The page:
Alan Kaplan (16-ERD-034)
We are developing analytic approaches for large-scale, multiple-dimensional, biomedical big data, specifically the relationship between neurological signals and patient behavior. The outcome of this project will extend Lawrence Livermore National Laboratory's distributed computing libraries, augment existing software infrastructure, and build additional deep-learning capabilities for graphics-processor-based computational systems.
The Brain Research through Advancing Innovative Neurotechnologies initiative aims to revolutionize our knowledge of the human brain as well as advance treatment and prevention procedures for brain disorders. Researchers involved with this initiative work with biomedical "big data" and require algorithmic expertise, statistical methods, and high-performance computing resources to fully exploit the various datasets at scale. To help meet these requirements, we partnered with neuroscientists from the University of California, San Francisco (UCSF) in a project that lies at the intersection of neuroscience, statistics, large-scale data analytics, and machine learning. The partnership's aim is to develop novel analytic approaches for large-scale, multidimensional data acquired from patients monitored for clinical assessment. This dataset is from a large population of patients surgically implanted with intracranial sensors that record the electrical activity of the cerebral cortex. The patients are monitored 24 hours per day for weeks. The resultant data is best suited to characterize aggregate brain function and phenomena relating to longer-developing brain states. This data set specifically targets the relationship between neurological signals and patient behavior. We will use it to model relationships between brain activity and natural, uninstructed behavioral and emotional states. In addition, synchronized, high-definition video with audio will be collected to record unstructured (i.e., natural) patient behavior. By correlating neural signals with the events captured on video, we will attempt to relate brain function to observable behavior.
Using UCSF's one-of-a-kind dataset, the combined expertise of their neuroscience investigators, and Lawrence Livermore National Laboratory's statistical and machine-learning capabilities, as well as our world-class computational resources, we expect to develop novel approaches in neural signal analysis and multimodal modeling to determine the neural patterns underlying human activities observed from video. Expected results will contribute to the areas of brain-signal characterization, video analytics, and joint multimodal modeling. In brain-signal characterization, we will develop novel sparse-signal representations to isolate brain function. In video analytics, state-of-the-art algorithms in deep learning will be leveraged to extract relevant features and isolate time segments with potential signals of interest. Finally, modeling will be performed at both short and long timescales to build hierarchical temporal representations of underlying processes that jointly describe brain signals and human behavior. In addition, given that datasets for each patient are several terabytes in size, the algorithms we develop will extend the Laboratory's distributed computing libraries, augment existing software infrastructure, and build additional deep-learning capabilities for graphics-processor-based computational systems. Results from this project have the potential to yield new insights about basic and clinically relevant functions of the human brain, as well as about more practical aspects (e.g., information content) of these relatively new data sources.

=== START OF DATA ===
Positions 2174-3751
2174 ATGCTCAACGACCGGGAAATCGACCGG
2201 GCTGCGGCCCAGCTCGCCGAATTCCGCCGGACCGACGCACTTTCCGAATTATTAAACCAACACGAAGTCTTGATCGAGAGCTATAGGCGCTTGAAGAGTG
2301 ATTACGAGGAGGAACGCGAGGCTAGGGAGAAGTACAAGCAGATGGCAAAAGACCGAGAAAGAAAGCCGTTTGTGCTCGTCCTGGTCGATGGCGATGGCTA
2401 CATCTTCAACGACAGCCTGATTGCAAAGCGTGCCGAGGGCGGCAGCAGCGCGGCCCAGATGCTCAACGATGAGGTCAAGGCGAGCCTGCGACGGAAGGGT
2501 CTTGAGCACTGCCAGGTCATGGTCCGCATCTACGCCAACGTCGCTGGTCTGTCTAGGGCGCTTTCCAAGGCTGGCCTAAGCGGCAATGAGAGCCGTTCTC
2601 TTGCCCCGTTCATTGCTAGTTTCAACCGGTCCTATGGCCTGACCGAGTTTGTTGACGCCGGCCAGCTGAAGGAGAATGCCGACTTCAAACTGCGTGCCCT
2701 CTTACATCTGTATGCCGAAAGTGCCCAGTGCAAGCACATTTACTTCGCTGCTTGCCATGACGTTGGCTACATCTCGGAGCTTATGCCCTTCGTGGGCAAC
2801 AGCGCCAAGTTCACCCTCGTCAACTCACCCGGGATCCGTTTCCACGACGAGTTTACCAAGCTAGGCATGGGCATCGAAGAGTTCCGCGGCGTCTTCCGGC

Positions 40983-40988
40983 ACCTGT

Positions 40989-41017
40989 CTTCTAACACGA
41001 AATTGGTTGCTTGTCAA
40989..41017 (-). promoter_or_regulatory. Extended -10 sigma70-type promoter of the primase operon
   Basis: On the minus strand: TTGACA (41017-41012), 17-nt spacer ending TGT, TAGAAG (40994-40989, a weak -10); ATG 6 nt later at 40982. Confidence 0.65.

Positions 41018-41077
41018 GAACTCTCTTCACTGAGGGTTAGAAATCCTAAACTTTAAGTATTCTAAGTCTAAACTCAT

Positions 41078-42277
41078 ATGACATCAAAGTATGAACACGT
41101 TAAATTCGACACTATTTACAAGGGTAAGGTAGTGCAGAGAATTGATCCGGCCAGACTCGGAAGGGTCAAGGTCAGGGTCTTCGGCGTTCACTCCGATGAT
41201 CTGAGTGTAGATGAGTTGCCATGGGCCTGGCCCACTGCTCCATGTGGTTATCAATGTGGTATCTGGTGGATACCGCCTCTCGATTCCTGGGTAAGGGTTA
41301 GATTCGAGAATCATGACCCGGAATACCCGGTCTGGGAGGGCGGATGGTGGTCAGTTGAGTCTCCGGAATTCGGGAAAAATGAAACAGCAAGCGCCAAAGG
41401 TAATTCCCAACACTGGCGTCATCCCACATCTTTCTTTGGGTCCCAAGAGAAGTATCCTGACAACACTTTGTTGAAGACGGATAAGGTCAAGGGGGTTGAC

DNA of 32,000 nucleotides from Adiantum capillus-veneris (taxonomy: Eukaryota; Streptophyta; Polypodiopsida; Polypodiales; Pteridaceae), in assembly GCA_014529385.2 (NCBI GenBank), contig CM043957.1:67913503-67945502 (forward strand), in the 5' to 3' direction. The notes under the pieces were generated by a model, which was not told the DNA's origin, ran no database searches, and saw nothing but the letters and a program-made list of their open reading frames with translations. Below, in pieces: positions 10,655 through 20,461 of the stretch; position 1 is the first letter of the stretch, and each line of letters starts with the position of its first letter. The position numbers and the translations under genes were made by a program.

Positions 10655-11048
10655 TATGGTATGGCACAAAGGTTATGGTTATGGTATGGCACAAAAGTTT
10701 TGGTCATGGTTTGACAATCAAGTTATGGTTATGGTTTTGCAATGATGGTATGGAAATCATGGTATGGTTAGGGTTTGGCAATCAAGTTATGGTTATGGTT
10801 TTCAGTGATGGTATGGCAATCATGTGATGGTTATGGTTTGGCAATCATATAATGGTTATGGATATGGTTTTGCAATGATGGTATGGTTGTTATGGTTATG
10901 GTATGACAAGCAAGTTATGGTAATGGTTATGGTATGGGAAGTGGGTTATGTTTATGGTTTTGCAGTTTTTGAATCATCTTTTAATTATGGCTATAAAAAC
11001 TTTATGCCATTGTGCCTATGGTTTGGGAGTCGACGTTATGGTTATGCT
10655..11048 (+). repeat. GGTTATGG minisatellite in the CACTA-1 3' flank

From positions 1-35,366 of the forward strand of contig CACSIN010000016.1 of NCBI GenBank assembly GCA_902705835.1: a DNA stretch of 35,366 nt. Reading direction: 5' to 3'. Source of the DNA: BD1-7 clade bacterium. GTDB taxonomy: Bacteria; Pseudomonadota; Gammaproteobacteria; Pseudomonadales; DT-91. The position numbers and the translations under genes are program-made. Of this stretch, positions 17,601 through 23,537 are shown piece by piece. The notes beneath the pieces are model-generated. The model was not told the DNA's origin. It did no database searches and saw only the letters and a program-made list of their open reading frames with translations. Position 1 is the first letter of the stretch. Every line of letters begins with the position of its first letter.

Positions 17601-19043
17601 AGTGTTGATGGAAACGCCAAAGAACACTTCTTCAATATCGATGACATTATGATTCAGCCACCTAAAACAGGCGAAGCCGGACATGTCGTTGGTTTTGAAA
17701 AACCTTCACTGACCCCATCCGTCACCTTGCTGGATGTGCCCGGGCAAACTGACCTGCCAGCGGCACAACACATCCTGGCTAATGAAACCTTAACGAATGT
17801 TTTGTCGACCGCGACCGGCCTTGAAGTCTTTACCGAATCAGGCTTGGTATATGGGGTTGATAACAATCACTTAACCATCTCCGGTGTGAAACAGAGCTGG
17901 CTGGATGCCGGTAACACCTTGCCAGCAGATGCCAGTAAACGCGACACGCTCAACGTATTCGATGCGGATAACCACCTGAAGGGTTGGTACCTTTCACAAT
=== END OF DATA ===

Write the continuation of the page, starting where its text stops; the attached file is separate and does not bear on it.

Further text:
Our research objective of developing analytic approaches for large-scale, multidimensional, biomedical big data directly supports the Laboratory's core competency in high-performance computing, simulation, and data science, as well as bioscience and bioengineering. This research supports DOE's goal to transform our understanding of nature and strengthen the connection between advances in fundamental science and technology innovation.
FY17 Accomplishments and Results
In FY17 we (1) received a portion of the human electrophysiological monitoring that uses electrodes to record electrical activity from the cerebral cortex (electrocorticography) from UCSF and applied our local field-potential models to these data; (2) developed classifiers to distinguish both high-level and low-level patient states, including emotional effects; (3) designed and tested fully automated methods to detect poor signal quality in the electrocorticography data set; (4) applied our image-based facial-expression recognition algorithm to a video data set and also included a face detector so that our approach will be better suited to the patient video data; and (5) implemented two approaches for detecting fine-grained action sequences from video and compared their performance to existing methods on a publicly available dataset.
Publications and Presentations
Kim, H. et al. 2017. "Fine-Grained Human Activity Recognition Using Deep Neural Networks." Poster presentation at Lawrence Livermore National Laboratory CASIS Workshop, 2017. LLNL-POST-731136.
Tran, E., et al. 2017. "Deciphering Emotions Using Convolutional Neural Networks on Video Data." Poster presentation at Lawrence Livermore National Laboratory CASIS Workshop, 2017. LLNL-POST-73142.